F.E.A.S.T's Around The Dinner Table forum

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It has been a little while since I have posted. I feel like eating disorders are a never ending roller coaster of highs and lows. My daughter has been struggling with anorexia for 7 years. My husband and I struggled to find good treatment for her. The "experts" often made things worse. We kept to the meal plan and kept feeding. Recently, she has been saying she is now struggling with binge-eating disorder. She says she has gained 10-15 pounds in the last three months and meets all the criteria for binge-eating disorder. We do see her eating more, and she has gained weight. It appears to my husband and I that she is actually hungry and responding to hunger cues. She turned 18 recently, so she now wants to go to a doctor and get Vyvanse prescribed to help her with binge eating. My husband and I are concerned about this because it can suppress appetite. Has anyone experienced this with their child? I am so thankful for this forum. 
It is very common that AN patients tend to binge in the end of recovery. I do not remember, is she still living at home and are you still serving meals? Are you eating together?
It is also normal that they overshot the target weight a bit and that the body then needs time to settle.
And she still needs to gain when she is 18 now up to her mid 20s.
Compared to that many patients struggle to get hunger cues back I think it is a really positive sign that she feels hunger. Mine did not for years, it is now very slowly coming back.

I would not start to work with meds in that case but try to avoid that binging with regular meals and snacks and no unsupervised access to the food she binges with. Can she say what kind of food it is? In many cases it helps to avoid hyperpalative food for some time...
Keep feeding. There is light at the end of the tunnel.
I can only imagine how distressed your daughter is after seven years feeling like her eating is out of control. I agree with you that trying to restrict her intake may not be the best way forward, and looking for a medicated solution sounds easy but as we all know is way more complicated. Is she still seeing someone to work with as regards her eating and meals?

Recovery binging is reported as very common, it generally settles down with time and is not a health problem. Tabitha Farrar has posted on this in the past https://tabithafarrar.com/2017/02/recovery-binges-not-end-world/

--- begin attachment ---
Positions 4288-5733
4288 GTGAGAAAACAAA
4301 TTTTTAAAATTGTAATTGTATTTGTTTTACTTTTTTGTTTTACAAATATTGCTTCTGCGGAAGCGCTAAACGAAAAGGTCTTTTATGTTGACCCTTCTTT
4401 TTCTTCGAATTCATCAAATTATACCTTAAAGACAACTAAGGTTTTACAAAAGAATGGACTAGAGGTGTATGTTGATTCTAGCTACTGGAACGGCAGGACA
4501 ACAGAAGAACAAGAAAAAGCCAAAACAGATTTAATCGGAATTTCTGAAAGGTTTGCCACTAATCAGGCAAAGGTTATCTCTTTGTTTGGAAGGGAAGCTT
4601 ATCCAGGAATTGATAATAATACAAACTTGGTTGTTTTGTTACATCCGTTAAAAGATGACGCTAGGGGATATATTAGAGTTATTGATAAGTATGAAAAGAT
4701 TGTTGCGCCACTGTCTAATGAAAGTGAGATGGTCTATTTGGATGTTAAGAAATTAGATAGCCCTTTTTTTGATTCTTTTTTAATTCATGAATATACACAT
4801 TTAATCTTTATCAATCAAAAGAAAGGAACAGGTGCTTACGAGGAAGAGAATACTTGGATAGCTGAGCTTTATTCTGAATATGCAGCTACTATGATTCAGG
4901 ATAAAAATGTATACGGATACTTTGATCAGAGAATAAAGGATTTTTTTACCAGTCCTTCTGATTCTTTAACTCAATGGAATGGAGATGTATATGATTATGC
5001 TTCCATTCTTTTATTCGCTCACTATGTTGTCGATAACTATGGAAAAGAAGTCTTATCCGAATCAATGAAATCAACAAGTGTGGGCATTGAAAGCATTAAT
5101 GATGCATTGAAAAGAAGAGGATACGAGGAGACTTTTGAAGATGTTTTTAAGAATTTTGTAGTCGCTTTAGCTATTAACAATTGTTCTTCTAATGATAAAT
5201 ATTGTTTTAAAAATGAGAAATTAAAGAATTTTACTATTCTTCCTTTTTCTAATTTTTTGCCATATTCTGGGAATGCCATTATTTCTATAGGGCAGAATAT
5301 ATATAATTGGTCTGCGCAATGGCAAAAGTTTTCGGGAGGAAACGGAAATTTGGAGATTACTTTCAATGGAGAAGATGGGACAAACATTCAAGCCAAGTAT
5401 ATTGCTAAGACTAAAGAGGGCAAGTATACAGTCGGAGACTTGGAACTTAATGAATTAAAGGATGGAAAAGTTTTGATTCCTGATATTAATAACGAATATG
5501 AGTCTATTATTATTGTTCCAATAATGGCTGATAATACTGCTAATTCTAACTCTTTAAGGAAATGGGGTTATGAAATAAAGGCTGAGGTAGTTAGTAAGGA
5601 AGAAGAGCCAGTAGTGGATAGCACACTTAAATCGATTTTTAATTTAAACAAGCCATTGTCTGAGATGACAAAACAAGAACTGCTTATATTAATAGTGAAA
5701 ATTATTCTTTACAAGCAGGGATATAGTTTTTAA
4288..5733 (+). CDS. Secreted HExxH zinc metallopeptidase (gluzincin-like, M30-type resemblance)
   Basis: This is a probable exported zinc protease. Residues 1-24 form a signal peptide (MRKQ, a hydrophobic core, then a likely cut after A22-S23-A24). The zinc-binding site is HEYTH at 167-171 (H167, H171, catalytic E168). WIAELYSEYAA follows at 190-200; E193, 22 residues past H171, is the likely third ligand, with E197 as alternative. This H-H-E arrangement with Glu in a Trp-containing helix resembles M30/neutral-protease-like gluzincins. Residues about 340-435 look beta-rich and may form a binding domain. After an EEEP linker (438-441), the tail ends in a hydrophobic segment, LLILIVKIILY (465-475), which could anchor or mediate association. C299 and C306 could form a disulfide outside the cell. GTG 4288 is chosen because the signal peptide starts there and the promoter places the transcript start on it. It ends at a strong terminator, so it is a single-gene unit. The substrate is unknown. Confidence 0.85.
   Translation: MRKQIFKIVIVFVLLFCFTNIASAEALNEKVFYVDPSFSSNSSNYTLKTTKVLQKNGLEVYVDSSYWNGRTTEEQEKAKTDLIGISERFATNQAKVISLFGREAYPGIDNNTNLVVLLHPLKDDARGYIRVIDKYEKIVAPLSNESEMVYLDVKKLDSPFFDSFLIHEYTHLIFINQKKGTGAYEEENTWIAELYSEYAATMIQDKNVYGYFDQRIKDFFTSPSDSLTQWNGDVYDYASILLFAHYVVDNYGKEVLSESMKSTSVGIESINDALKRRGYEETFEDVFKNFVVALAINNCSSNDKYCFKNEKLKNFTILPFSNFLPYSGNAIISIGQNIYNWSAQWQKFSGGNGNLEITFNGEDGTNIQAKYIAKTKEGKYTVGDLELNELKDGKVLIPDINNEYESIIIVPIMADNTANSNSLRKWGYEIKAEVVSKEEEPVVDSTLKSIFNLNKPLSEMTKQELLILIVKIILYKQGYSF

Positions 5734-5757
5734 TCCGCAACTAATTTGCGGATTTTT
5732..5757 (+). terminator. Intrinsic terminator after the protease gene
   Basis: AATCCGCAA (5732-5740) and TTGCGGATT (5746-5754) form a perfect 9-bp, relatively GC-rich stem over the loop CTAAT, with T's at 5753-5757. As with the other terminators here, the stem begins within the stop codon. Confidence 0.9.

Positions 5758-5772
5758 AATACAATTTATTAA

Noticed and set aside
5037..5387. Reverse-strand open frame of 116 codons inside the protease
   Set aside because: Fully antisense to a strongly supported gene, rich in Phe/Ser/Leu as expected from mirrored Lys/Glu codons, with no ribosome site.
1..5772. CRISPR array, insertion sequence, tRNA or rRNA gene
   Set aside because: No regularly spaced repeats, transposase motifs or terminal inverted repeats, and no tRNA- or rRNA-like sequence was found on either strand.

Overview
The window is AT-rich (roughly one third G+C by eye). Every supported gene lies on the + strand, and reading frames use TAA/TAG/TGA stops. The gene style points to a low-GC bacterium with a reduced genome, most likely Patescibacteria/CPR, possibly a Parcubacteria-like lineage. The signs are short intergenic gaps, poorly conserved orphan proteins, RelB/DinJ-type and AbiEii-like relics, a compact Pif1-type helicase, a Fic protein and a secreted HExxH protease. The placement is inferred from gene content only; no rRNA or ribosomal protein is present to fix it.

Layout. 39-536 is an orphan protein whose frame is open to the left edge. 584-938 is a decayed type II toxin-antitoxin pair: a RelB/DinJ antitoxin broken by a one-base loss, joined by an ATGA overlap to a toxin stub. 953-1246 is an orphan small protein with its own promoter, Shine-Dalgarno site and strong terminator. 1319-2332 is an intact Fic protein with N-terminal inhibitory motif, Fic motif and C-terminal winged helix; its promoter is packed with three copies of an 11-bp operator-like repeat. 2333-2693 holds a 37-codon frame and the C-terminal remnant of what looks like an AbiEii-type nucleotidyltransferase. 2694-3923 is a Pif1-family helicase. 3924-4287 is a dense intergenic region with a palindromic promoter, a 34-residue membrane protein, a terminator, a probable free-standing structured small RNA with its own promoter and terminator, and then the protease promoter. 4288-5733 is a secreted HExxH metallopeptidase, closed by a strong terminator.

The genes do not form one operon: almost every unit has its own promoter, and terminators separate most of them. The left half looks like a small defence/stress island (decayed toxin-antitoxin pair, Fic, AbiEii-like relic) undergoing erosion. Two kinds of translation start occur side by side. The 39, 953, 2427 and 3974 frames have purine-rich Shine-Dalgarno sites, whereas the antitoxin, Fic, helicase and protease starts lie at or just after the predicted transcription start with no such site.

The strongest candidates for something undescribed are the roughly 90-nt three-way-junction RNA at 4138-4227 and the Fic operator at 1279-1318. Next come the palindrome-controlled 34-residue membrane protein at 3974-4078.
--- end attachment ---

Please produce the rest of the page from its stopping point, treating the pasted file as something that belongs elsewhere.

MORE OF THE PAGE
Ideally I would recommend physical assessment for your D with a sensible doctor (who won't tell her to lose weight if she is getting on the heavy side) to try to work out where she is health wise and also looking at mental health. Does she need to work with CBT which has also worked with Binge eating disorder?
D diagnosed restrictive AN June 2010 age 13. Initially weight restored 2012. Relapse and continuously edging towards recovery. Treatment: multiple hospitalisations and individual and family therapy.
@bobcat, this spring my daughter got vyvanse prescribed for her by a psychiatrist who knows little about eating disorders. I talked with the psychiatrist and she discontinued the vyvanse. My daughter complains that she wants to stop binge eating, but my daughter is underweight (won't accept that she's underweight) and is in a cycle of restrict, binge, purge, rest, repeat. The link to the tabitha farrar article that foodsupport supplied is a good one. It is normal for our children to overeat for awhile to compensate for the past restricting. Best of luck to you on your journey!


Thanks for the replies. It is always helpful to get other perspectives.
Hi @bobkat ,

I would keep her meals and snacks at 3 hourly intervals, as with refeeding.  That way the blood sugar will not drop and eating will remain more normal. 

Try to keep including variety in the meals, people who binge tend to reach for cereal and similar. I think @ValentinaGermania mentioned something similar. 
Mum's Kitchen

14-y-o "healthy living" led to AN in 2017 and WR at 16. Current muscle dysmorphia.
In my experience the binging is 100% related to the body fighting for survival.  It was explained to me that the body needs food and water and air to live.  Think about what your body does if you are pushed under water without air, the fight to get air is intense.  Same with water.  People would pay a million dollars for water if they were stranded in the desert.  Same with food.  Body has been starved for so long and the binges are the body fighting for nutrition.  We found that not letting her get hungry helped the binges a lot.  Keep feeding, making sure snacks and meals have fats, carbs and proteins every single meal and snack  This is critical to maintain a healthy blood sugar level and not have spikes and to feel sated which will eventually stop the binging trigger.  Eventually once the body realizes it is not starving the binging urges will go away.  Brain over Binge is a good book to read and I think a website as well.  The basic premise is that if you restrict you will binge.  There are people who emotionally binge however if your daughter has had an eating disorder, the binging is most likely the body trying to get nutrition.  
There is something that is called "Extreme Hunger" that is experienced by many people with eating disorders when they start refeeding.  It is totally normal.  This is a great link to some information about it written by Tabitha Farrar  https://tabithafarrar.com/2017/01/extreme-hunger-anorexia-recovery/  It is NOT binging but it can be scary for someone to be faced with.  One would hope a doctor knowing your daughter's background would NOT give her a prescription for Vyvanse as it is contraindicated in people with anorexia.